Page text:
Will from Oswego, IL

Five players from last year’s draft are likely going to be key contributors to our team this year, one of which was the rookie of the year. That’s looking like a pretty good draft, huh? Do you think this year’s class can be as impactful?

I can see each of the Packers’ first five picks being major contributors this season.

Paul from Green Bay, WI

Vic, I would like your thoughts on the running backs of the ’60s, ’70s and ’80s vs. more recent backs. Maybe it’s my selective memory, but it seems the earlier running backs could flat outrun the secondary, even when the defense had an angle.

The backs of yesteryear were bigger, stronger, faster than today’s backs. Last year’s rushing champion, LeSean McCoy, would’ve been a utility back in the old days. Jim Brown, O.J. Simpson and Franco Harris were big, fast men. Today’s backs are being asked to do more. They’re play-in-space backs with more wiggle than wallop. The old guys were between-the-tackles pounders that possessed the speed to take it the distance if they broke the line of scrimmage.

Joe from Shenzhen, China

Vic, you’ve caused me to look up a lot of past players and football jargon that I didn’t know. My question is why did eastern Ohio/western Pennsylvania used to be such a hotbed for finding football talent?

That’s where the mills were. Football has always been a game played by hard-scrabble men from hard-scrabble places. The area to which you’re referring was known by recruiters as the “Fertile Crescent.” My high school plays in a league that’s produced Johnny Unitas, Joe Namath, Dan Marino, Joe Montana, Tony Dorsett, Darrelle Revis, Mike Ditka, Sean Gilbert, Paul Posluszny, Jimbo Covert, Mercury Morris, Russ Grimm, Bill Fralic, Joe Schmidt, George Blanda, Johnny Lujack, Chuck Muncie, Jack Ham and on and on. I played in a game against Tom Clements. Two African American players – Willie Thrower and Sandy Stephens – hold significant places in football history. Thrower is the first African American quarterback in Big 10 and NFL history. He won a national championship at Michigan State while playing with six of his high school teammates. Stephens led Minnesota to the national title. The old-timers consider Stephens to be one of the great athletes in football history; he’s an interesting read.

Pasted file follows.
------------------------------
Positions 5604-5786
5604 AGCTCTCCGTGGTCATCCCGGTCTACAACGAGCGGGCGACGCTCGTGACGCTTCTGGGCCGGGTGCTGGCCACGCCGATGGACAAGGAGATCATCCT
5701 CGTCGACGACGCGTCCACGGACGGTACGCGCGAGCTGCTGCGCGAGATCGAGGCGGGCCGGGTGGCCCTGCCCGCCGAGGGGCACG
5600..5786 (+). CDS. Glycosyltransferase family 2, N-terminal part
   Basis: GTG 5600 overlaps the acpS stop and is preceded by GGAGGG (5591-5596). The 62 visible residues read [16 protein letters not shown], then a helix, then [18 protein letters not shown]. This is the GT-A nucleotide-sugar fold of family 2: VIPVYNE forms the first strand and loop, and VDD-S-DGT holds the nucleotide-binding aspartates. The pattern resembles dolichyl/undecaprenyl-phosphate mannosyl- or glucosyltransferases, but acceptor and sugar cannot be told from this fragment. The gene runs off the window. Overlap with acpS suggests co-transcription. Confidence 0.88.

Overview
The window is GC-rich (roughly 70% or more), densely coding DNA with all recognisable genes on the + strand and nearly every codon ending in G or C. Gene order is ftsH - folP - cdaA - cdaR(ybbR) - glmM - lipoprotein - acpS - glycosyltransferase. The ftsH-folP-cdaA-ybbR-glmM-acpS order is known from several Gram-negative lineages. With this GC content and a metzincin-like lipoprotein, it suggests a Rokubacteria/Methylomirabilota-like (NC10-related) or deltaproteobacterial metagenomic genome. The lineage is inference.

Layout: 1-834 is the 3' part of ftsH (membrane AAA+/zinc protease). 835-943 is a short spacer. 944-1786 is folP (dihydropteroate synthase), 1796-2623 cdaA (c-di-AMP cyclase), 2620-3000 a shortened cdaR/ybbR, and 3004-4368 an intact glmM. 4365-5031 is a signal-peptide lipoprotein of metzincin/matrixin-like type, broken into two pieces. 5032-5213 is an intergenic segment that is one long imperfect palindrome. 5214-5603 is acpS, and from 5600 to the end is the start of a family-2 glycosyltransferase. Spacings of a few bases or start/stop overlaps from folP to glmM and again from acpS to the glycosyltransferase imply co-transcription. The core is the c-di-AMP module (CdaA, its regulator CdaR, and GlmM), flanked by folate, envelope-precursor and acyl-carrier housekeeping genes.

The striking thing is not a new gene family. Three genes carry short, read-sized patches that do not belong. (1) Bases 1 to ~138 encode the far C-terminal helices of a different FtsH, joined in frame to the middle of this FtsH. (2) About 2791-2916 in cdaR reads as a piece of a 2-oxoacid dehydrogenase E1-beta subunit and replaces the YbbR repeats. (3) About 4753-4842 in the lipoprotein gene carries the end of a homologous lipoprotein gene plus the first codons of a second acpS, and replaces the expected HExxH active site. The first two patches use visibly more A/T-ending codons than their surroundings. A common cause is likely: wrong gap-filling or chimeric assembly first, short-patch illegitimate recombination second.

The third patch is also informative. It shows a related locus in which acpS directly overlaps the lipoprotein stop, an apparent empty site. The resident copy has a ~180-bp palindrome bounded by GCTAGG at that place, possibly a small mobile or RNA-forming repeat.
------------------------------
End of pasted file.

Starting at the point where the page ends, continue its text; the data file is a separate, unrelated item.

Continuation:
Ryan from Platteville, WI

The poll on the home page asks which receiver will lead the Packers in touchdown receptions. What’s your guess? I think Nelson, with Cobb leading in yardage.